There was not a single day in Japan that we didn’t get lost. Having said that, I would not want for you to have the same fate as we did..unless you like being lost in a foreign country. Maybe you enjoy the mere thrill of it? If so, don’t read this post or don’t do any research at all. However, if you do not want to waste precious travel time, I suggest you continue reading on =)
Here are my tips for visiting the famous and photo worthy Fushimi Inari Shrine:
1. TRAVEL EARLY: Yes, many others already say that but I cannot stress it enough. You would want to get there before the crowds start. There are tons of other tourists wanting to visit this place on any given day. The earlier the better. Fushimi Inari is open 24 hours so as early as can be! And to be early, I move on to my next tip…
2. STUDY YOUR ROUTE WELL. Aside from knowing your proper entrance gates, double check wit Google Maps on proper location. I made the painful mistake of following a pin that was FAAAAAR from where we needed to be 😩 We wasted almost an hour trying to get back on track. If you have a concierge or a friendly manager or airbnb owner wherever you are staying, please always confirm with them where you intend to go for the day. Locals (not maps) know best!
3. THE WHOLE PLACE ISN’T ENTIRELY STROLLER FRIENDLY so prepare to CARRY your stroller for at least 1 or 2 full flight of stairs if you want to see all of the the famous and seemingly never ending red Torii Gates.
4. Obviously, A BABY CARRIER IS MORE IDEAL but if you must bring a stroller because you intend to be out the whole day or like to avoid meltdowns because of kids wanting naps in a stroller, then embrace the fact that you can only see the bottom portion out of the whole area. If you decide to carry your baby in a carrier, prepare to walk a lot with the extra weight. It is a mountain trail! So, it’s a tough decision that must be made before you head out for the day.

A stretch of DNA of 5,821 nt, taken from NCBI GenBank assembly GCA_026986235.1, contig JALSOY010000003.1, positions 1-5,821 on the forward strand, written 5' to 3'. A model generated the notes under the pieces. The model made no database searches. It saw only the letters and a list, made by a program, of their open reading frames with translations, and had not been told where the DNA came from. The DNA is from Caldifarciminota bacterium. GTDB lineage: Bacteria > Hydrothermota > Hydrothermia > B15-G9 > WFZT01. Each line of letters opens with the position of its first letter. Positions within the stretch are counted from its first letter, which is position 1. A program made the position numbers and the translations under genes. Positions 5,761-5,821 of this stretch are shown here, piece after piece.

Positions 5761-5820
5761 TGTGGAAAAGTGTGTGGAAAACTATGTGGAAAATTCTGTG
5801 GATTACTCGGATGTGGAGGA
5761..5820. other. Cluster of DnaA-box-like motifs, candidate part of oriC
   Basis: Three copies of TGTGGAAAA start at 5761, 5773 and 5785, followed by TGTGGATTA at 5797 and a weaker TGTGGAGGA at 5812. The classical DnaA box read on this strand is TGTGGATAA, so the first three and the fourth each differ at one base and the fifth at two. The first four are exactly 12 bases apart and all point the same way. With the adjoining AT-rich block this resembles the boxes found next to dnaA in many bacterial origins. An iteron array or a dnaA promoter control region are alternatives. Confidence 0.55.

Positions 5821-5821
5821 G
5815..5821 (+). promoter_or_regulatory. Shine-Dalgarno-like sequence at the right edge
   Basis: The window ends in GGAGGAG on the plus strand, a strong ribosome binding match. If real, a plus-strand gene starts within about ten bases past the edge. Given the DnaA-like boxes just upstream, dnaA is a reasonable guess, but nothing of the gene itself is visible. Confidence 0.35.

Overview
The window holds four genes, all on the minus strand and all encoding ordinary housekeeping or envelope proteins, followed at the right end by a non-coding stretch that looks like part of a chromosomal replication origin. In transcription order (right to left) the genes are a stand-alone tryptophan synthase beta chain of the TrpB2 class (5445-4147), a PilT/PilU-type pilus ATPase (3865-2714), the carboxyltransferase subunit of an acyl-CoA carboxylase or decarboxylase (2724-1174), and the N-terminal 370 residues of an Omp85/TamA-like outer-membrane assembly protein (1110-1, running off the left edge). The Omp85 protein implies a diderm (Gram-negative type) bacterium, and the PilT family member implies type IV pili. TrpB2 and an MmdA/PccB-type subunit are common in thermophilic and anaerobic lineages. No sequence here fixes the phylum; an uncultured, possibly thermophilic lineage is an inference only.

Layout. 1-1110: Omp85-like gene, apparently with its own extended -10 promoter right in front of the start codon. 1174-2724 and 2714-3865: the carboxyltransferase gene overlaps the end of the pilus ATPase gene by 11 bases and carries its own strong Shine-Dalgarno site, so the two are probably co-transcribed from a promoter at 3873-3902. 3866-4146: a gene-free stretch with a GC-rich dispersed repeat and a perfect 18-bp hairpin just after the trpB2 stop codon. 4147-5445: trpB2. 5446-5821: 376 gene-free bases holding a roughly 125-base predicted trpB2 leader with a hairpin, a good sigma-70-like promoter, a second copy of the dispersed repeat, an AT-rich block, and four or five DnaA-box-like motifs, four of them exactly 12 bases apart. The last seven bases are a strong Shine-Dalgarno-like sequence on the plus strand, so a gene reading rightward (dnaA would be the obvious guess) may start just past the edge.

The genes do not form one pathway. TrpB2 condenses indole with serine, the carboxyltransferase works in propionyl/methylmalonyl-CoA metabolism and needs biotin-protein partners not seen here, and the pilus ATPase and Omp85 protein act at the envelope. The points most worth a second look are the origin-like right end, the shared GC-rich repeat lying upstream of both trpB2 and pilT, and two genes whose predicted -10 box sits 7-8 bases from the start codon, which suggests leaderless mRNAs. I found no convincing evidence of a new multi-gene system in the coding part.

5. REST WHEN YOU CAN. I doubt that very young children can walk the whole Torii Gate pathway without wanting pee breaks, snack break or just general foot rests. WARNING: It is a total hike of 4 kilometers one way alone!
There is a beautiful rest area facing a garden close to the entrance on the left side. Perhaps it wasn’t really meant for those going up, but really meant for those coming down – – but we chanced upon it anyway because we had a stroller and that was the only path possible for it to roll up!
It is nice to sit, enjoy the view and relax here before attempting to walk all the way up.
6. BE PATIENT. If you didn’t listen to the very first advice of coming early, there will be hordes of people passing through these gates. We had to wait maybe 10 minutes before taking a single decent photo. Then wait again another 10 minutes because a new batch of tourists would walk and take photos, too.
7. SEE WITH FRESH EYES. You are obviously there to see Thousand Torii Gates, or maybe look out also for the fox statues known to be as messengers of the gods for their rice harvests. My advice is to also see things as children would. My son spotted a tiny companion for the duration of our Fushimi Inari Torii Gates journey. As fascinating as I thought the Torii Gates was, my son was totally interested in his new found insect friend!
We are no stranger to the praying mantis as we have these back home, too, but we liked the thought that this Japanese praying mantis could act entirely different. We were gentle with the mantis and did say goodbye even if my son wanted to bring him home to our hotel.
8. IF YOU AREN’T PATIENT WITH PEOPLE, I suggest you take your photos outside the Torii Gates instead of inside them. Not many people would want photos taken from that angle which leaves you with shots like these anytime of day!
9. FOOD STALLS are found on the leftside exit. Now we made the mistake of coming at an odd time – almost lunch so the kids were famished and wanting to eat from every stall we passed. You should definitely go hike immediately after having a big breakfast to avoid hunger pangs. If not, have a snack by these food stalls before going all the way up!
That’s it! I hope you enjoyed all my tips for the Fushimi Inari Shrine. We never made it to the top but that’s okay. I know I’ll be back someday when my kids are older and I will attempt to finish the 4 kilometer mountain hike with them then.